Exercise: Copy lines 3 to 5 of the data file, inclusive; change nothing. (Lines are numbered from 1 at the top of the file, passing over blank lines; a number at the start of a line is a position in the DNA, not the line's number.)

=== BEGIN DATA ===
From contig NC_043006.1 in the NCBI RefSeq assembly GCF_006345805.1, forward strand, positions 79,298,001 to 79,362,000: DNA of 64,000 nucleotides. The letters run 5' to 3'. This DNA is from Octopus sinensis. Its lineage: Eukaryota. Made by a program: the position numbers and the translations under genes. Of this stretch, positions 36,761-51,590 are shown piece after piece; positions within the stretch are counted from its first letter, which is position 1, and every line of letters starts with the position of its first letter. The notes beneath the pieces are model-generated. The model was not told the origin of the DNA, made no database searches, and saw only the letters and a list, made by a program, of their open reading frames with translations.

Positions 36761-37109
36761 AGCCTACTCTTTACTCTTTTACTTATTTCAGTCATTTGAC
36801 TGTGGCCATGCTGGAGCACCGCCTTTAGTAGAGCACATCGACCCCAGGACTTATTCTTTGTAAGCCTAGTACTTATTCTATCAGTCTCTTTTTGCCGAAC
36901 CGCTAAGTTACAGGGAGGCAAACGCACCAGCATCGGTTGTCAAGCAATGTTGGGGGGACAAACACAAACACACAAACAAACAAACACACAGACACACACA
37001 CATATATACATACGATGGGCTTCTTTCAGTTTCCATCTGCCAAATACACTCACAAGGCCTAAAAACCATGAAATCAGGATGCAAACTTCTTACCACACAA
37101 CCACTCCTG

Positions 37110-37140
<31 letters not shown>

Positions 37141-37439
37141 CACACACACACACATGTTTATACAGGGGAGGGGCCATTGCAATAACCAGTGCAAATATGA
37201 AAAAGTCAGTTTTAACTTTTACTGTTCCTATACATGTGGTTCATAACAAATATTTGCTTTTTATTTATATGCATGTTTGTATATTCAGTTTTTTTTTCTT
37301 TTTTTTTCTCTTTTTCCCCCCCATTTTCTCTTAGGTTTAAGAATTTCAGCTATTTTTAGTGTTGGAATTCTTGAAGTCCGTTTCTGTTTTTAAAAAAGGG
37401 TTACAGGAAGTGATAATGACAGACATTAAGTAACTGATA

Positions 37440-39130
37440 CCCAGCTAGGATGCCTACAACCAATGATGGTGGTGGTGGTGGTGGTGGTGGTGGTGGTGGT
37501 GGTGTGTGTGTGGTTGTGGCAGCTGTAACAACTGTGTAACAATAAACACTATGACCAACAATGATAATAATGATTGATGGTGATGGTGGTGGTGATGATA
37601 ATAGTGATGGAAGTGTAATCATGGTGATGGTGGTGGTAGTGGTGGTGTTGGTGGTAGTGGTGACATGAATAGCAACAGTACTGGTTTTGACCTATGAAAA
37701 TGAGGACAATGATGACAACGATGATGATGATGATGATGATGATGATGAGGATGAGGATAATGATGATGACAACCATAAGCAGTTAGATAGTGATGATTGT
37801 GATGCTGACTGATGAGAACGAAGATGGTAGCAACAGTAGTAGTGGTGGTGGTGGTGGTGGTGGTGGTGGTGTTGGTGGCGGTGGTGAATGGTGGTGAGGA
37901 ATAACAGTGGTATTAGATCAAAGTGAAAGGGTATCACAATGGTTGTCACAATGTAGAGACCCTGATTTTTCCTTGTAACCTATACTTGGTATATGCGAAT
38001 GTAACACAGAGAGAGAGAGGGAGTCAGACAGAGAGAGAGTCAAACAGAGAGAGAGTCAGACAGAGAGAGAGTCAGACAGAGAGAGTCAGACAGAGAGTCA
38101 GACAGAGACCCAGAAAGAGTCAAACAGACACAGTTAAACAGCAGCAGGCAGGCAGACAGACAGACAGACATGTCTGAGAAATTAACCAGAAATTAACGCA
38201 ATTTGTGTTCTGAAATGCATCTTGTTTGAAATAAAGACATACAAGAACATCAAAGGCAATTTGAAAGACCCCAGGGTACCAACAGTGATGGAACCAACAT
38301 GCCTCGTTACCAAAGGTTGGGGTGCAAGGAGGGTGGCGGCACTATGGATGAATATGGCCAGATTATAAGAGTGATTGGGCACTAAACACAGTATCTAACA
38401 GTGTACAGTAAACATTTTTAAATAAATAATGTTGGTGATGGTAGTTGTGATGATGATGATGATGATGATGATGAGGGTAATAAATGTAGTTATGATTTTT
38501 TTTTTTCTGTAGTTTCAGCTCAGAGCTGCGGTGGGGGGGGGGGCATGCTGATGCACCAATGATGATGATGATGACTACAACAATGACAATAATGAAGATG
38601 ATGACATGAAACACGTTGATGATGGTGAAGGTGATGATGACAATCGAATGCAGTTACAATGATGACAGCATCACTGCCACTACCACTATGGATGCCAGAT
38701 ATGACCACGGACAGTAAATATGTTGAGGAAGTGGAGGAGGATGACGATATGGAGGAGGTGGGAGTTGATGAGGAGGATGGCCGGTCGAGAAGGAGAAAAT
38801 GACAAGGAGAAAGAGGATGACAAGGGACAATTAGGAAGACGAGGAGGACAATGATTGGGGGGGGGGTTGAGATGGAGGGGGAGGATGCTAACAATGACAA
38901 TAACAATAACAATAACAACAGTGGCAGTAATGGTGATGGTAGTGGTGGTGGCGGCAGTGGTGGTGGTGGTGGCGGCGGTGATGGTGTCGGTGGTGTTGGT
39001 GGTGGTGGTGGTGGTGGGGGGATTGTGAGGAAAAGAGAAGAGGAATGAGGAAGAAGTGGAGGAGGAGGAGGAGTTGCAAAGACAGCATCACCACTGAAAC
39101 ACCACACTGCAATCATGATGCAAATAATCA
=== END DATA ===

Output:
36761 AGCCTACTCTTTACTCTTTTACTTATTTCAGTCATTTGAC
36801 TGTGGCCATGCTGGAGCACCGCCTTTAGTAGAGCACATCGACCCCAGGACTTATTCTTTGTAAGCCTAGTACTTATTCTATCAGTCTCTTTTTGCCGAAC
36901 CGCTAAGTTACAGGGAGGCAAACGCACCAGCATCGGTTGTCAAGCAATGTTGGGGGGACAAACACAAACACACAAACAAACAAACACACAGACACACACA